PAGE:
Outer obstacle wall 39 is a single-thickness member, frustumconically in shape, which is secured along the entire extent of the outer circular edge of bowl lip 37. Obstacle wall 39 includes an inside surface 47 confronting the outer surface 49 of bowl side wall 31. Lip 37 spaces the upper edge of obstacle wall 39 from the upper edge of bowl side wall 31. Obstacle wall 39 is angled outwardly with respect to the bowl wall for providing a more open area between the lower portions of the obstacle wall and bowl side wall, as shown.
Obstacle wall 39 cooperates with bowl side wall 31 to form a partially enclosed area or barrier 45 which prevents ants or crawling insects from entering bowl area 27. In order to reach the food area of the bowl, the insect must pass into barrier area 45 since the distance "x" is of a sufficient height to prevent the insect from physically reaching up to outer obstacle wall 39.
In use, the animal feeding device of FIG. 1 is placed on a hard flat surface or ground 9. Base support member 15 elevates bowl area 27 and thus elevates the outer obstacle wall 39 above ground to the height specified as "X" in FIGS. 2 and 5. This elevation of the bowl: (1) creates a mechanical barrier or maze which disturbs or disorients the insect's foraging activity; (2) increases the insect Area Restricted Search (ARS) time making homing orientation more time consuming for a forager that has reached the bowl area 27; (3) disrupts communication among insects during the organization phase of cooperative foraging; (4) creates an open space ("X") that exceeds the combined body and foreleg length of the insect which precludes the insects from "pulling themselves up" onto wall 39; (5) disrupts the trail phermones of insects (ants) that have reached bowl area 27, and have "jumped" from obstacle wall 39 to either ground 19 or pathway 17a.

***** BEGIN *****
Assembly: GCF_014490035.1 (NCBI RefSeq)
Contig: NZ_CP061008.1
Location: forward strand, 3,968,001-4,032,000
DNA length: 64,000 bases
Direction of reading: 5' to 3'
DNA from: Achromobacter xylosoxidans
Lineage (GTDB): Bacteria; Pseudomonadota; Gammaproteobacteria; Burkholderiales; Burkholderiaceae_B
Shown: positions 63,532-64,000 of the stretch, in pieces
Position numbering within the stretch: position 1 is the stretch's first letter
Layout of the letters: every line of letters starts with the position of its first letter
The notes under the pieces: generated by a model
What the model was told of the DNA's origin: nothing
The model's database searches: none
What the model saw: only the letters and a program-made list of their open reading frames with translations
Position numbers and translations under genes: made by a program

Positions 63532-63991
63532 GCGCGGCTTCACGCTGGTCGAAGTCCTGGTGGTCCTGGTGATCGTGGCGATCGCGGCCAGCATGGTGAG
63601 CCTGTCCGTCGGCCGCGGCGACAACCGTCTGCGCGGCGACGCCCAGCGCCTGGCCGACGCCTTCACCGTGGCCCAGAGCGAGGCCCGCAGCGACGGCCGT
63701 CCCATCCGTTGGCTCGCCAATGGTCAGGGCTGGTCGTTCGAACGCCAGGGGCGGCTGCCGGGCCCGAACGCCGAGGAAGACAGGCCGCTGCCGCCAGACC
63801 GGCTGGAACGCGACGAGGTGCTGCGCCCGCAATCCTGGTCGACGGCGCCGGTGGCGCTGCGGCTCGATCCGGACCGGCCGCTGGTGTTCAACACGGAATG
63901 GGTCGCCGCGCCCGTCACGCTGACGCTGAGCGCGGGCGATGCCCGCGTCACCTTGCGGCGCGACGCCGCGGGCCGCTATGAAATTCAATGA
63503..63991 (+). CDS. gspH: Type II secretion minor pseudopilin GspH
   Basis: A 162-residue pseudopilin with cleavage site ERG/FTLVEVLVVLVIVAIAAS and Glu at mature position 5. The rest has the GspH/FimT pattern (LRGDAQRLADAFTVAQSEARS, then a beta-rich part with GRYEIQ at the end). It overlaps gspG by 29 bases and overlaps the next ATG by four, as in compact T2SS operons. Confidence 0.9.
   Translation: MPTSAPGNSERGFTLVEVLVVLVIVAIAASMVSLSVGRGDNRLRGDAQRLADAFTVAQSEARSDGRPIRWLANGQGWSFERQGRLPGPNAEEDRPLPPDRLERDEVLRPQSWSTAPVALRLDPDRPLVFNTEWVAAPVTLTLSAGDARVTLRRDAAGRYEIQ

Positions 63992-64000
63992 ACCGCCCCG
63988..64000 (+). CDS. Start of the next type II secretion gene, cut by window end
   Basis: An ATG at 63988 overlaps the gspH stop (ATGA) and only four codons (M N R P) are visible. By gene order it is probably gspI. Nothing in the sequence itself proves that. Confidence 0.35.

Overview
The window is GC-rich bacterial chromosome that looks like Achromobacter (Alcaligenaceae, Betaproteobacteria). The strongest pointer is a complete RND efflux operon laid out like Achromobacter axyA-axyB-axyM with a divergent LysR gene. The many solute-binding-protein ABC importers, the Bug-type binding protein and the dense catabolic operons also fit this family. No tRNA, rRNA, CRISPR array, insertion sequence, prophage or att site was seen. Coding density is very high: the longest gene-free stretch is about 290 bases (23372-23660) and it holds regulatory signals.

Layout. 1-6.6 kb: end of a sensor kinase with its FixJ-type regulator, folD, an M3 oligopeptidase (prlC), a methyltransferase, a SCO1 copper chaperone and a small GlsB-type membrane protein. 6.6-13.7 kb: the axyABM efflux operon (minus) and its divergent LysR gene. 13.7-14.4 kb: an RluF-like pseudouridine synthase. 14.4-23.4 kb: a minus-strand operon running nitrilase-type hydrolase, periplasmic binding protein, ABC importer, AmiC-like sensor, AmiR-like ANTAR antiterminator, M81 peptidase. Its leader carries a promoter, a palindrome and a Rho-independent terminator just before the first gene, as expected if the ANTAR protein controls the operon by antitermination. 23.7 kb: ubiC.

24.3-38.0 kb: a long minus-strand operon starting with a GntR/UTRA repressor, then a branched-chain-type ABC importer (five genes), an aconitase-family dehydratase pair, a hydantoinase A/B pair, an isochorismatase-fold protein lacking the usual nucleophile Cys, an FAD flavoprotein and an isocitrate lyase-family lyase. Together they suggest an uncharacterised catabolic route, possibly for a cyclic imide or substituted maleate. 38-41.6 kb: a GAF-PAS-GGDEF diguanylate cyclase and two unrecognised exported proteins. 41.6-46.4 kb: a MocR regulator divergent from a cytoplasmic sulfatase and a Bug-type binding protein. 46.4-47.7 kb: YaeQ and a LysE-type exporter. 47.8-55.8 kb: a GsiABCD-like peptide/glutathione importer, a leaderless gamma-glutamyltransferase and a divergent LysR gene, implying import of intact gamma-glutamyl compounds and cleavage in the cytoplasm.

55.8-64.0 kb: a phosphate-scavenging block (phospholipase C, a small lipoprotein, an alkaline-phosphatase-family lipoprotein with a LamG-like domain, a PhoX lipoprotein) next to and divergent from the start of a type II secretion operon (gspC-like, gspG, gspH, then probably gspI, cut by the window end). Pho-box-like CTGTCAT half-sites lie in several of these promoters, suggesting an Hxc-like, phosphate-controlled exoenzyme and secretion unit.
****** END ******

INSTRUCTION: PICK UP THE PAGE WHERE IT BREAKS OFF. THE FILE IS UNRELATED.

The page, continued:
Ants and other insects and other insects search for food in several modes: Area Restricted Search, olfaction, trail phermones, visual cues, and numerous sensoral modalities. Ants initially locate food by some combination of an Area Restricted Search, vision or odor mode in combination with a highly developed internal topographic map developed using multiple sensoral modalities. Once the food is discovered, a trail phermone is deposited by the successful forager as it returns to home (nest) and some portion of the colony follows the trail phermone to the food source. The mechanical barriers of the preferred embodiments disrupt and/or disorient the insect's foraging activities.
The mechanical barrier disrupts or disorients foraging activity in a multiplicity of ways. Insects (ants) have -tactic responses. A taxis is a reflex or orientation movement by insects (ants) in relation to a source of stimulation. Example taxes are Photo (light), Thigmo (contact, especially with a solid object), GEO (gravity), etc. Taxes may be used individually (one at a time), concurrently (more than one at a time), serially (one after another), and most taxes may be either positive or negative. Insects (ants) may switch taxes rapidly and they may switch from positive to negative, or vice versa rapidly. The use of taxes by insects may vary with either or both the environmental states and/or current states of the insect (ant). Given this, obstacle wall 39 shades the outer surface 49 of the bowl wall 31 and the support member 15 from light rays, as represented by light rays 51, 53 (FIG. 5). As shown in FIGS. 1 and 3, a shadow 55 appears on base support member 15 beneath the obstacle wall 39 of the bowl assembly. The intensity of light within the barrier area 45 is lower than the intensity of light outside of the barrier area due to the shading of light by wall 39.